The US and Britain eventually devised methods such as using forward air controllers to ensure that enemy forces are hit – and friendly forces are not. From Korea and Vietnam, to Afghanistan and Iraq, American ground troops grew to count on air support. US forces are trained to use air support to strike at encroaching threats or to attack enemy positions so ground forces can maneuver as enemy fire is suppressed.
While China is beginning to make strides here, the PLA's approach to close air support has key differences with America's. Their airpower is oriented towards targets deeper behind the front lines, like ammunition depots or staging points, which require less coordination with ground units because they're farther from friendly forces. Chinese CAS also "appears to have a simpler and streamlined command and coordination system compared to U.S. close air support," wrote McCauley. While it is "not as closely integrated with ground maneuver as U.S. CAS, it does directly support tactical ground combat."
McCauley sees China studying and learning from the US close air support system. "While it is unlikely the PLA will copy U.S. procedures and organizations completely, it will likely adopt features it believes will improve its aerial fire support capabilities," he concluded.
However, other U.S. experts are more skeptical. China's close air support capabilities "started from essentially nothing and have moved on to something they are trying to figure out how to do," Brendan Mulvaney, director of the US Air Force's China Aerospace Studies Institute, told Business Insider. "They are a long way from anything resembling what we would call CAS."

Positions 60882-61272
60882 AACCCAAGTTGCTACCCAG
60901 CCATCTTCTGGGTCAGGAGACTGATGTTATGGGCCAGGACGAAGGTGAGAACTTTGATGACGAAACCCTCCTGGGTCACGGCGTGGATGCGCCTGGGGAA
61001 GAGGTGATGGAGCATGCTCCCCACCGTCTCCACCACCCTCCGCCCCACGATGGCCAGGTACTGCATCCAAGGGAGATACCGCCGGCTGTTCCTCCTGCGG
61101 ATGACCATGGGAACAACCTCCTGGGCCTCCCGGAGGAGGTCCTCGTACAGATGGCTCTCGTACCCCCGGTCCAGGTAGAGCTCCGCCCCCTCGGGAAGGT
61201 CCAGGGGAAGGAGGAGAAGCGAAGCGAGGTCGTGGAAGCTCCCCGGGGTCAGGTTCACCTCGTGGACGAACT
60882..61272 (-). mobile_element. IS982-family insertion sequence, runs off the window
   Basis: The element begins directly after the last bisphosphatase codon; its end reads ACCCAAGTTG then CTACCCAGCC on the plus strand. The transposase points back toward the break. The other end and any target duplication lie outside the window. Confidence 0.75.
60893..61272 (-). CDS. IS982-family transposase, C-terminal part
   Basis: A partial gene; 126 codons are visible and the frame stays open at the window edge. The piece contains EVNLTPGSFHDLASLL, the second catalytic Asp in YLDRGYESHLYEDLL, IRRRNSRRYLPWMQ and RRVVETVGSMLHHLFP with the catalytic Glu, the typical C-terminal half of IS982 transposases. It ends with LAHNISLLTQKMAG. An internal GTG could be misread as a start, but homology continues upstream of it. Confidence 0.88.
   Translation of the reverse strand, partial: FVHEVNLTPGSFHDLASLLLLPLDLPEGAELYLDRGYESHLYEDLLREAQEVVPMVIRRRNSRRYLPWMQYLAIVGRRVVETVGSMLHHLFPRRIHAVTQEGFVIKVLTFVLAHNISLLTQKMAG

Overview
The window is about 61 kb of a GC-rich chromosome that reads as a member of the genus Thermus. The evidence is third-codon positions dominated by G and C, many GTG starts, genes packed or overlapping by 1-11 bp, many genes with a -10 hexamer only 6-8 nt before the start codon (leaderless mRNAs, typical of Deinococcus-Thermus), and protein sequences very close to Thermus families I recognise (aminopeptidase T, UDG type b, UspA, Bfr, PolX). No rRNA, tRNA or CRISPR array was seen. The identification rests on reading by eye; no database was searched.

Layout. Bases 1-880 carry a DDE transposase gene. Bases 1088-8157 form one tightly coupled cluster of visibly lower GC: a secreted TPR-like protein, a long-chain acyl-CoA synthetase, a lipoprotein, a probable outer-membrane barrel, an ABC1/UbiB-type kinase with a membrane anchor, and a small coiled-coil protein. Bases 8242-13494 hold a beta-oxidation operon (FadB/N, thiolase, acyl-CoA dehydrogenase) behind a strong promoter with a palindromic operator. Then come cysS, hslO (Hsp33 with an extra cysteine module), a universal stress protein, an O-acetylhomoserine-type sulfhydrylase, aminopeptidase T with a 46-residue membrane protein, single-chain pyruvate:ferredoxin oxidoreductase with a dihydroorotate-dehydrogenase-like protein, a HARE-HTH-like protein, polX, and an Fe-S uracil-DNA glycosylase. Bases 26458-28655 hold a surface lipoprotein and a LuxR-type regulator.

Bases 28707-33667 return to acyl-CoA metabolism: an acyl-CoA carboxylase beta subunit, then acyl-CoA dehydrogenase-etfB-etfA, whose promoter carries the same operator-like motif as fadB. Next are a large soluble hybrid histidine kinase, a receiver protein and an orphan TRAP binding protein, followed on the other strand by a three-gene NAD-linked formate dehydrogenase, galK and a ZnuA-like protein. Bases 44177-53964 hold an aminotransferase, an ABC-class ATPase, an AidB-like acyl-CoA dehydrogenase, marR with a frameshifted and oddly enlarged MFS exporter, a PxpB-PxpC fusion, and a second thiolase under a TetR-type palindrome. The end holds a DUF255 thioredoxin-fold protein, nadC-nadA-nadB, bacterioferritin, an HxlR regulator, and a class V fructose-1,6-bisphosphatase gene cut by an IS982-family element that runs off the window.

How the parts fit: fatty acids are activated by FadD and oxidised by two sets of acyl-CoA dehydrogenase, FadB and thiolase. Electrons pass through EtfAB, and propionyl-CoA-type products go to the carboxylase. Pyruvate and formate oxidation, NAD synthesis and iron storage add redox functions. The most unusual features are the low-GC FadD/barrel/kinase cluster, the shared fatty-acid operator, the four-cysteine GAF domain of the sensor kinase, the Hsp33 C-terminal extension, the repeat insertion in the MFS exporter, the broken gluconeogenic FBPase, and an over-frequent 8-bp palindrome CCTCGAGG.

China's air force doesn't normally work closely with the ground troops. "We rarely, if ever, see this in exercises or training," said Mulvaney, a former US Marine Corps Cobra attack helicopter pilot with extensive experience in close air support. For example, China lacks the equivalent of US Joint Terminal Attack Controllers, specially trained ground troops in forward units who ensure that pilots know which targets to attack, guide smart bombs to those targets, and ensure that pilots know the location of friendly forces to avoid fratricide.
PLAAF operations"seem to be far closer to 'air support to ground operations' as opposed to "close air support," Mulvaney said; in other words, Chinese troops can't expect fighter jets to aid them with pinpoint strikes when they're in a jam. Yet Mulvaney does see China making efforts to improve CAS. "They know what they have to do, they have studied it, and no doubt have a plan to get there."
But in the meantime, close air support is not a Chinese strength. "Yes, they are getting better," Mulvaney said. "But that is a low bar."
Michael Peck is a defense writer whose work has appeared in Forbes, Defense News, Foreign Policy magazine, and other publications. He holds a master's in political science. Follow him on Twitter and LinkedIn.